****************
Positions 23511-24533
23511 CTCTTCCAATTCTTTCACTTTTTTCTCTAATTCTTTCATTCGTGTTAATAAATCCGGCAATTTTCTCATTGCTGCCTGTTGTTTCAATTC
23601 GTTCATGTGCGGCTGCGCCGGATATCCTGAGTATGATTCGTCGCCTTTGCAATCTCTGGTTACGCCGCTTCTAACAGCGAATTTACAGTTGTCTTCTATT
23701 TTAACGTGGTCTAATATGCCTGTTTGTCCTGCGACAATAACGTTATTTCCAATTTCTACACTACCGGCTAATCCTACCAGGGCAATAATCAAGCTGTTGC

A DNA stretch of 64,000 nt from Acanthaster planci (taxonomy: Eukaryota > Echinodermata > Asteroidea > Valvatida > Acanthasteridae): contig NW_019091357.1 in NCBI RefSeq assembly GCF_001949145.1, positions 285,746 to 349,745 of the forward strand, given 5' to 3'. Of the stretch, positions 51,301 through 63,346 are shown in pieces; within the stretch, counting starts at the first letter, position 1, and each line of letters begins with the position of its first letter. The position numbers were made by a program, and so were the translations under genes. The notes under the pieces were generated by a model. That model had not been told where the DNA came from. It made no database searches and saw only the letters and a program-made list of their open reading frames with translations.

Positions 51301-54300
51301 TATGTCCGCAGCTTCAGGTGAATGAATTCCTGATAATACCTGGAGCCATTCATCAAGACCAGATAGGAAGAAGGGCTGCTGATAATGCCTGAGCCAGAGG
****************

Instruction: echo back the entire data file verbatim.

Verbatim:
Positions 23511-24533
23511 CTCTTCCAATTCTTTCACTTTTTTCTCTAATTCTTTCATTCGTGTTAATAAATCCGGCAATTTTCTCATTGCTGCCTGTTGTTTCAATTC
23601 GTTCATGTGCGGCTGCGCCGGATATCCTGAGTATGATTCGTCGCCTTTGCAATCTCTGGTTACGCCGCTTCTAACAGCGAATTTACAGTTGTCTTCTATT
23701 TTAACGTGGTCTAATATGCCTGTTTGTCCTGCGACAATAACGTTATTTCCAATTTCTACACTACCGGCTAATCCTACCAGGGCAATAATCAAGCTGTTGC

A DNA stretch of 64,000 nt from Acanthaster planci (taxonomy: Eukaryota > Echinodermata > Asteroidea > Valvatida > Acanthasteridae): contig NW_019091357.1 in NCBI RefSeq assembly GCF_001949145.1, positions 285,746 to 349,745 of the forward strand, given 5' to 3'. Of the stretch, positions 51,301 through 63,346 are shown in pieces; within the stretch, counting starts at the first letter, position 1, and each line of letters begins with the position of its first letter. The position numbers were made by a program, and so were the translations under genes. The notes under the pieces were generated by a model. That model had not been told where the DNA came from. It made no database searches and saw only the letters and a program-made list of their open reading frames with translations.

Positions 51301-54300
51301 TATGTCCGCAGCTTCAGGTGAATGAATTCCTGATAATACCTGGAGCCATTCATCAAGACCAGATAGGAAGAAGGGCTGCTGATAATGCCTGAGCCAGAGG